A Model for Droplet Evaporation


Based on the kinetic theory of gases, a simple model for droplet vaporization, in particular mercury, is developed to study the variation of droplet radius as a function of time. This model is in agreement with more sophisticated models for water, such as the kinetic model and the Kulmala model. Findings indicate that complete evaporation of a 1-mm-radius mercury droplet, in a ventilated room at normal temperatures, should take about 1.8 × 104 seconds or 5 hours. The findings of this study can be utilized to direct further research in the field of toxin remediation.

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Mohazzabi, P. , Richardson, G. and Richardson, G. (2023) A Model for Droplet Evaporation. Journal of Applied Mathematics and Physics, 11, 1837-1845. doi: 10.4236/jamp.2023.117118.

1. Introduction

It is a well-known fact that mercury is a toxic heavy metal. In particular, due to its relatively high vapor pressure at room temperature, droplets of mercury can produce high levels of mercury vapor in the air, inhalation of which can have serious health implications. In fact, in a dark room under black light, one can observe fumes of mercury rising from its liquid, which is quite frightening. Nevertheless, cleaning a spill of mercury caused by various accidents, such as breaking a mercury incandescent light bulb or a mercury thermometer, is not an easy task. This is because one should not simply clean up a mercury spill or mercury droplets by using a vacuum cleaner. A mercury spill must be cleaned-up professionally which can be quite expensive.

The issue of a mercury spill and its toxicity motivated the authors of this article to look into the evaporation rate of small mercury droplets. The question, more specifically, that the authors of this article sought to investigate was how long would it take for mercury droplets to completely vaporize and disappear, so that an area would be safe again, if a mercury spill occurred in a room that was well ventilated. To answer this question, we started by examining the evaporation of droplets, in general, into a vacuum or a region of low partial pressures of same liquid.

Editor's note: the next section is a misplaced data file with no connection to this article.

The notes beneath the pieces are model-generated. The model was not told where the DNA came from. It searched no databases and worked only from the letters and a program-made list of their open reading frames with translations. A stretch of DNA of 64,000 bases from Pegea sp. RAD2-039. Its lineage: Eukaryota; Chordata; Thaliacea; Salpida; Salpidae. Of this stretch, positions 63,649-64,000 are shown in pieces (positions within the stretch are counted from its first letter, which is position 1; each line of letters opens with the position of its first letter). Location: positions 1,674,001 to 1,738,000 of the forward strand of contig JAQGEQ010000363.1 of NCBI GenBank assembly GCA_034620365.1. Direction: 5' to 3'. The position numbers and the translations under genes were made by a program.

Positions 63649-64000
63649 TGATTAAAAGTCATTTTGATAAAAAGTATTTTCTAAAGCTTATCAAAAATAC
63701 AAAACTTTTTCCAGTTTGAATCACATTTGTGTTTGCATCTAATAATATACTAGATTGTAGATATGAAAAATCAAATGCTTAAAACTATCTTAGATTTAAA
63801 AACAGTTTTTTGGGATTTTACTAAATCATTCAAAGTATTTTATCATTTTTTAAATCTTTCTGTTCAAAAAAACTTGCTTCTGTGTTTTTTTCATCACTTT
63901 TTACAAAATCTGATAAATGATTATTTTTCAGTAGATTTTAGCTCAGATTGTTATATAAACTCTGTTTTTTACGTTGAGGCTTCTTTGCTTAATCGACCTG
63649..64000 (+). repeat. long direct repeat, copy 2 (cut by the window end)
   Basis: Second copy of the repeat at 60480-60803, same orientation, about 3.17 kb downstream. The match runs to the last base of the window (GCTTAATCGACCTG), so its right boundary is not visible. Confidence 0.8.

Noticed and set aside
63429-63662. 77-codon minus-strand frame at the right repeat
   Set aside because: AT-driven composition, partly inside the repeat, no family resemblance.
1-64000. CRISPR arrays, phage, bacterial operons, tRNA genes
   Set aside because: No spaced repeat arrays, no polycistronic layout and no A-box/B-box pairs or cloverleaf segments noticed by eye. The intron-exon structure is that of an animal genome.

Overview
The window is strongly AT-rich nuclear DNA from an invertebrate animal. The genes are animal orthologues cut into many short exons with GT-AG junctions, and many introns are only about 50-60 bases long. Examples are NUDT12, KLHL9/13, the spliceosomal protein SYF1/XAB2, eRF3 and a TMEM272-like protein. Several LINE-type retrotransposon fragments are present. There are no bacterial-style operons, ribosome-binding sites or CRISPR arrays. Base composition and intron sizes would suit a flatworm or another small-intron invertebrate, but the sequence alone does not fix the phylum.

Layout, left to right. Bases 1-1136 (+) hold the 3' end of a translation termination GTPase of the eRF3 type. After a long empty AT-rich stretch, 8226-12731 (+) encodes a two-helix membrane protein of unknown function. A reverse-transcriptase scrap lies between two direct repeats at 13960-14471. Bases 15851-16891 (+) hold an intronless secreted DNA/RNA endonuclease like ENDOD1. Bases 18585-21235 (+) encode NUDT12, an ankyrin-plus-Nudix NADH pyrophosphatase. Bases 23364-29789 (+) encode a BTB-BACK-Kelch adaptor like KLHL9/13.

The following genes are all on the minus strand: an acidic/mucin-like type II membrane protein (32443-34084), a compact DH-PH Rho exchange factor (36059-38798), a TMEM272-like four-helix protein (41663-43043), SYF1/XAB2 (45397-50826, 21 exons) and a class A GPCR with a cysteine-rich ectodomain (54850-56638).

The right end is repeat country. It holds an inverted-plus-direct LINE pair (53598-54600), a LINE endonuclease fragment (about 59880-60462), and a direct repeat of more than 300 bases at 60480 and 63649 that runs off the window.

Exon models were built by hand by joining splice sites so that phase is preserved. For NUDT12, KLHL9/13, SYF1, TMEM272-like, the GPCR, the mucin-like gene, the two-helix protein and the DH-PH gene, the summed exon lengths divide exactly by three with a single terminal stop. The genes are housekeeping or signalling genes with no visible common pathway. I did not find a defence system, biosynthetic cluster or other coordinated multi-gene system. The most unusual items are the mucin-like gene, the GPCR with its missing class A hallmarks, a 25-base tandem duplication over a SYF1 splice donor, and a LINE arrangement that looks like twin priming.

Although extensive literature exists which discusses the evaporation of liquids, in particular water droplets, few discuss the free evaporation of droplets into a vacuum or into a region of low partial pressure of the same liquid. Therefore, we decided to undertake the task of looking into this problem, and to develop a simple model, based on the kinetic theory of gases to study the variation of droplet radius as a function of time. This study will specifically look at the evaporation of mercury droplets.

2. The Model

Let an ideal gas in a container consists of N molecules, each of mass m, and have a pressure P, a volume V, and a temperature T. The gas molecules constantly collide with one another and with the walls of the container. The number of molecules colliding a unit area of the walls per unit time, is given by [1]

J = n 4 v (1)

where n is the number of molecules per unit volume, and v is the average speed of the molecules. The average speed of the molecules, in turn, is given by [1] [2]

v = 8 k T π m (2)

where k is the Boltzmann constant and m is the molecular mass. Combining Equations (1) and (2), and using n = N / V , we obtain

J = N 4 V 8 k T π m = N k T V 2 π m k T (3)

Finally, using the ideal gas law,

p V = N k T (4)

we find

J = p 2 π m k T (5)